To explore the working conditions potentially shaping asthma SMB at work from the affected individuals’ point of view, we decided to carry out qualitative semi-structured interviews supported by a topic guide. Based on prior research of our study team,19 the topic guide was drafted by the study coordinator (KH) and then expanded, refined and conceptually linked to prior work10 (see below). Members of the study team (AL, KH and PV-E) reviewed and discussed the topic guide until it took its final form (see table A in the online supplementary material). Broad introductory questions about the usual daily work tasks (example: “How do you experience a typical day at work?”) were followed by questions about asthma symptoms and SMB in general (example: “What do you have to do in your everyday life, not only at work, to deal with your asthma?”). Open-ended questions on SMB drew on the conceptualisation by Mammen and Rhee,10 who suggested four domains of asthma SMB: symptom prevention, symptom monitoring, acute symptom management, and communication with important others (example: “How do you prevent asthma exacerbations in your everyday life?”). Next, and most importantly, we explored as to what extent and how perceived work-related factors may subjectively promote or impair the implementation of asthma SMB at work (example: “What factors do help you to manage your condition at work?”). Finally, we asked the study participants to elaborate on possible interventions that may support them in implementing SMBs at work (example: “What measures would help you to manage your asthma (even) better at your workplace?”). At the end of the interview, the study participants were given the opportunity to add anything that had not yet been mentioned.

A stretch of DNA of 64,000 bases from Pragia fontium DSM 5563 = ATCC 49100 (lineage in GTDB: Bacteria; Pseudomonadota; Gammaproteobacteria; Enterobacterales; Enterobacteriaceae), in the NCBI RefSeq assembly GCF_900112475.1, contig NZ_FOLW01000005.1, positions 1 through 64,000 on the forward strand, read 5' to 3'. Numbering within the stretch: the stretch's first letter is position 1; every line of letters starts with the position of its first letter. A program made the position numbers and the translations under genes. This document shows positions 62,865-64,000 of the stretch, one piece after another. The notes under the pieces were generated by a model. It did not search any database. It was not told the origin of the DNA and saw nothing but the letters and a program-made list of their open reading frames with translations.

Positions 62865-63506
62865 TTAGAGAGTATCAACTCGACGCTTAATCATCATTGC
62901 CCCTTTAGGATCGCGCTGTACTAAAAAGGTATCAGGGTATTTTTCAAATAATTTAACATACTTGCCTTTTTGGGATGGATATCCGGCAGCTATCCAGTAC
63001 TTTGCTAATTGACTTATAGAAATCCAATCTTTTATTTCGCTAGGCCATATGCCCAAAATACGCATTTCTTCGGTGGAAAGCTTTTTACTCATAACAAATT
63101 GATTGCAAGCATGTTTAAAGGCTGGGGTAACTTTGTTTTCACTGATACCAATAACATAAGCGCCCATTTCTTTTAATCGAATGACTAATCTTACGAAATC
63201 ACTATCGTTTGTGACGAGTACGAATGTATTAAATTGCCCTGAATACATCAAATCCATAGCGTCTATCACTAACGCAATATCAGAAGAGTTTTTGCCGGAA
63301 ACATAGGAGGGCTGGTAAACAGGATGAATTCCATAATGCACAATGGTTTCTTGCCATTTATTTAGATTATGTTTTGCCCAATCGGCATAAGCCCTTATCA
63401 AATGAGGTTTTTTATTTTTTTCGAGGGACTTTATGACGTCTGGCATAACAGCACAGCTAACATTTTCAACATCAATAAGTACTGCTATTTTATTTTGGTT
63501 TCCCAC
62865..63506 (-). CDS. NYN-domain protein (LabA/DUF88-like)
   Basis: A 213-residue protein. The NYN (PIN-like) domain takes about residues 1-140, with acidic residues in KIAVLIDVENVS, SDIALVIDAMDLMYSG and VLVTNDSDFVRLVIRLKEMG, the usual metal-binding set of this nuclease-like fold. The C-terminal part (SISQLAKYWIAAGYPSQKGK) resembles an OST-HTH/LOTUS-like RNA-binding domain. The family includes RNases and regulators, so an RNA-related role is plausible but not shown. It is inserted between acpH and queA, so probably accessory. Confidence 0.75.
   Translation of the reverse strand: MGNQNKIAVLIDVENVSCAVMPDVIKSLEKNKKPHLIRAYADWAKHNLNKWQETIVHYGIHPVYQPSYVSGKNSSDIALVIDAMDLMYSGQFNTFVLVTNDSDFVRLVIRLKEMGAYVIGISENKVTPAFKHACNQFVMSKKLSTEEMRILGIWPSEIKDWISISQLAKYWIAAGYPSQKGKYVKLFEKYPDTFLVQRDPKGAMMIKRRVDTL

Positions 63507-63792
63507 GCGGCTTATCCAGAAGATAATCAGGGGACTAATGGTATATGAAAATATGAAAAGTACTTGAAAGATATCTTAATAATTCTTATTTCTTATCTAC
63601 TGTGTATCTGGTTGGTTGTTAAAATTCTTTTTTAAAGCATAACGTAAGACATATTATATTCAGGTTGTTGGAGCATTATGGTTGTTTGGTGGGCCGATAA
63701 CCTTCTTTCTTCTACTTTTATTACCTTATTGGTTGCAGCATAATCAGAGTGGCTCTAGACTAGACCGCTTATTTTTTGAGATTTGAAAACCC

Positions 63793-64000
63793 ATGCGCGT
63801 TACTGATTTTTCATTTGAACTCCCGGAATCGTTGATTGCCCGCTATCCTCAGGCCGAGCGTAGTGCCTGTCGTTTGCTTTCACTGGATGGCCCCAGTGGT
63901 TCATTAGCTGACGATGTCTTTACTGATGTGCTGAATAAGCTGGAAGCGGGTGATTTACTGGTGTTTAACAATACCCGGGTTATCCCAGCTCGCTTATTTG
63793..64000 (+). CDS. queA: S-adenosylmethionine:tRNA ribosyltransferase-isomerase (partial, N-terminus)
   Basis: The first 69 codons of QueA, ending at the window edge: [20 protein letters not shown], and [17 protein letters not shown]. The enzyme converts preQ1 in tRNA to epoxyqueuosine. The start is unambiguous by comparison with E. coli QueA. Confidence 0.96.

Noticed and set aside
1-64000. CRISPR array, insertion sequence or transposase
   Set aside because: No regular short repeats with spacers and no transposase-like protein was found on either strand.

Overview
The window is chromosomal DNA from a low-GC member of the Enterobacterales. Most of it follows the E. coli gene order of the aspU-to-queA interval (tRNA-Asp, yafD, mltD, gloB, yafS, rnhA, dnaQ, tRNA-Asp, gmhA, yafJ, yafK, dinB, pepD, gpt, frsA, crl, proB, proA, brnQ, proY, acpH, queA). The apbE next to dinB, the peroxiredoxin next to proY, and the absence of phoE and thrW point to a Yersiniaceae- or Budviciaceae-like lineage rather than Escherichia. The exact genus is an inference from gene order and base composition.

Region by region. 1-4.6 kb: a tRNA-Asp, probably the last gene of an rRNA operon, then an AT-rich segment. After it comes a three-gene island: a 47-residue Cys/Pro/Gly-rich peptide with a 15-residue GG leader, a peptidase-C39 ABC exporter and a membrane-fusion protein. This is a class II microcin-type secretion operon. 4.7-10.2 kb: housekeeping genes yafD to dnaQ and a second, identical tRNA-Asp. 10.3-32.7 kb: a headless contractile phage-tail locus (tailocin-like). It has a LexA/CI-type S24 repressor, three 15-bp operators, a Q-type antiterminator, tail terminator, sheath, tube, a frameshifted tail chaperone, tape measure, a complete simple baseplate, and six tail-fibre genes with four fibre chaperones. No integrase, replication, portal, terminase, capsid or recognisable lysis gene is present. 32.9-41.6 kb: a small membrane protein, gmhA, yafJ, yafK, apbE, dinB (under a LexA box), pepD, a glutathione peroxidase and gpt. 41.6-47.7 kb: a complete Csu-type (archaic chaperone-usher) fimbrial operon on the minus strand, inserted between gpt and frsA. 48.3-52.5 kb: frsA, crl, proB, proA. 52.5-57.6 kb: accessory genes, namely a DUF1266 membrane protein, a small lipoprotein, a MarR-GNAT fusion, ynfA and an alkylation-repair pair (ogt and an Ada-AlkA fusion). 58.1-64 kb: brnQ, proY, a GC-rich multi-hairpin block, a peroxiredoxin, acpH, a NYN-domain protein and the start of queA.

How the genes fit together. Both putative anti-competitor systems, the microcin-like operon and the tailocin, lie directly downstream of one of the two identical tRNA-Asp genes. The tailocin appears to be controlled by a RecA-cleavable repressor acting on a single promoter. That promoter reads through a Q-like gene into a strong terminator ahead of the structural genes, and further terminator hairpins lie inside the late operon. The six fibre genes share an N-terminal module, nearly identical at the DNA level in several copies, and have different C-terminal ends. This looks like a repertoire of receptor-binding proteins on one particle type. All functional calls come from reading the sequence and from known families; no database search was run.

Supplemental material